From Black to Orange SPIEGEL ONLINE's Guide to German Political Parties

The Reichstag, Germany's parliament building in Berlin.
REUTERS

The Reichstag, Germany's parliament building in Berlin.

Part 2: Christian Democratic Union (CDU)


The Christian Democratic Union, founded after World War II, is Germany's main conservative party. Five of the eight chancellors who have led the Federal Republic since 1949 have been CDU members. It has its roots in the Center Party, a Catholic political party founded in 1870, and its traditional strongholds are in southwest and western Germany.

CDU Chancellors Konrad Adenauer and Ludwig Erhard presided over West Germany's post-war economic miracle by espousing the principles of the social market economy, which rejects socialism and laissez-faire economics and sees the government's role as providing the framework for fair competition, low unemployment and social welfare.

The party continues to adhere to those principles, which have become the bedrock of Germany's economic system.

As a Protestant woman who grew up in communist East Germany, Chancellor Angela Merkel, 58, is not a typical CDU member. But she has the party firmly in her grip because she is popular and has sidelined every single potential rival since she became CDU leader in 2000. She owes her strong approval ratings to a widespread perception that she has handled the euro crisis well and has shielded German taxpayers from the fallout as effectively as she can. But she also has a knack for avoiding political controversies. Her fence-sitting is legendary in Germany, and while it has brought her accusations of weak leadership, it also often leaves her looking presidential.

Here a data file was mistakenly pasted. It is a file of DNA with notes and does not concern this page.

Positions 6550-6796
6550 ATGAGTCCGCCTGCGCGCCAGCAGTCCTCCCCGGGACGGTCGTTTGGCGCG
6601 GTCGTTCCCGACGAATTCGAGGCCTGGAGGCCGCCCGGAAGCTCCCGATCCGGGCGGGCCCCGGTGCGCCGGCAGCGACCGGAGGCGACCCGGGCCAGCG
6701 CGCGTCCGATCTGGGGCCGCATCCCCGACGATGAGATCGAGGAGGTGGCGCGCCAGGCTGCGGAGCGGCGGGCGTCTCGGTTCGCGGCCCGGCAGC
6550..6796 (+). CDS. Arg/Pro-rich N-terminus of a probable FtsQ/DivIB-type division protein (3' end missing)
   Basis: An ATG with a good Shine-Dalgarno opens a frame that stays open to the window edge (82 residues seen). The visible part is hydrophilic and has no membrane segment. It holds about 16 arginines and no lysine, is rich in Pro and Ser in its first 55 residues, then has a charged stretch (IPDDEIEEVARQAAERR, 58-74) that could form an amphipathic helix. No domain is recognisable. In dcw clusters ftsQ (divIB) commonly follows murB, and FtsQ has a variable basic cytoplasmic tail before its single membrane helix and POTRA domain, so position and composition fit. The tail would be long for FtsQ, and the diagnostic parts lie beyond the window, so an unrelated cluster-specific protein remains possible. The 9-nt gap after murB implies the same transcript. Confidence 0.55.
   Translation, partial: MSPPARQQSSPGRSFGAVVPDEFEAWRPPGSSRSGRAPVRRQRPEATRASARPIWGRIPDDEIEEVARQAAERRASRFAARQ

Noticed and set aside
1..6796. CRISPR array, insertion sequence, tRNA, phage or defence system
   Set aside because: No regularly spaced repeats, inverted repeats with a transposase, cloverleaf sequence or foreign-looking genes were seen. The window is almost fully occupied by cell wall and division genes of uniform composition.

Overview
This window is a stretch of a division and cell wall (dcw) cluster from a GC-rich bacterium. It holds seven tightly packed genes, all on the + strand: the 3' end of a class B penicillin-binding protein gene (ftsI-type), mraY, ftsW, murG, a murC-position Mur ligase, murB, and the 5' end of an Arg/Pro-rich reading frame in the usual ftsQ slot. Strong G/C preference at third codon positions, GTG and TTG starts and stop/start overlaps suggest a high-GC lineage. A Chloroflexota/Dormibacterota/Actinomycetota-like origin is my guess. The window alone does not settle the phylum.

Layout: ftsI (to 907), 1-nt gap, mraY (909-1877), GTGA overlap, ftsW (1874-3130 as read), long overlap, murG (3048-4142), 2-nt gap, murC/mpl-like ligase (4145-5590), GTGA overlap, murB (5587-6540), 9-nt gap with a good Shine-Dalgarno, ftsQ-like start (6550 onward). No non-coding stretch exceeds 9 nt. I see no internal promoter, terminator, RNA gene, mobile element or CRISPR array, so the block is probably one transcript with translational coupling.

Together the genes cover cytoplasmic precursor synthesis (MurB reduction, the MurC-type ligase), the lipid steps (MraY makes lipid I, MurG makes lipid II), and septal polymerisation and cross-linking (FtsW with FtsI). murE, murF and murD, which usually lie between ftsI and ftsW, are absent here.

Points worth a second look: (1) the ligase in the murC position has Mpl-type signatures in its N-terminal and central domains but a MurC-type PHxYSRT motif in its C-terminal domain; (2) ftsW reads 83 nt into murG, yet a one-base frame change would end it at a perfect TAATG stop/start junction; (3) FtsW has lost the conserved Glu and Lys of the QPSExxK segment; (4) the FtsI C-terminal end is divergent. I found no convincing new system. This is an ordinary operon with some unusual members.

The CDU won't be pledging any painful reforms in its election manifesto and is banking on Merkel as its main vote puller. Its message will be continuity with a safe pair of hands. Given that the economy remains sound and unemployment remains low by European standards, the strategy might just work.

Color used to represent party: Black

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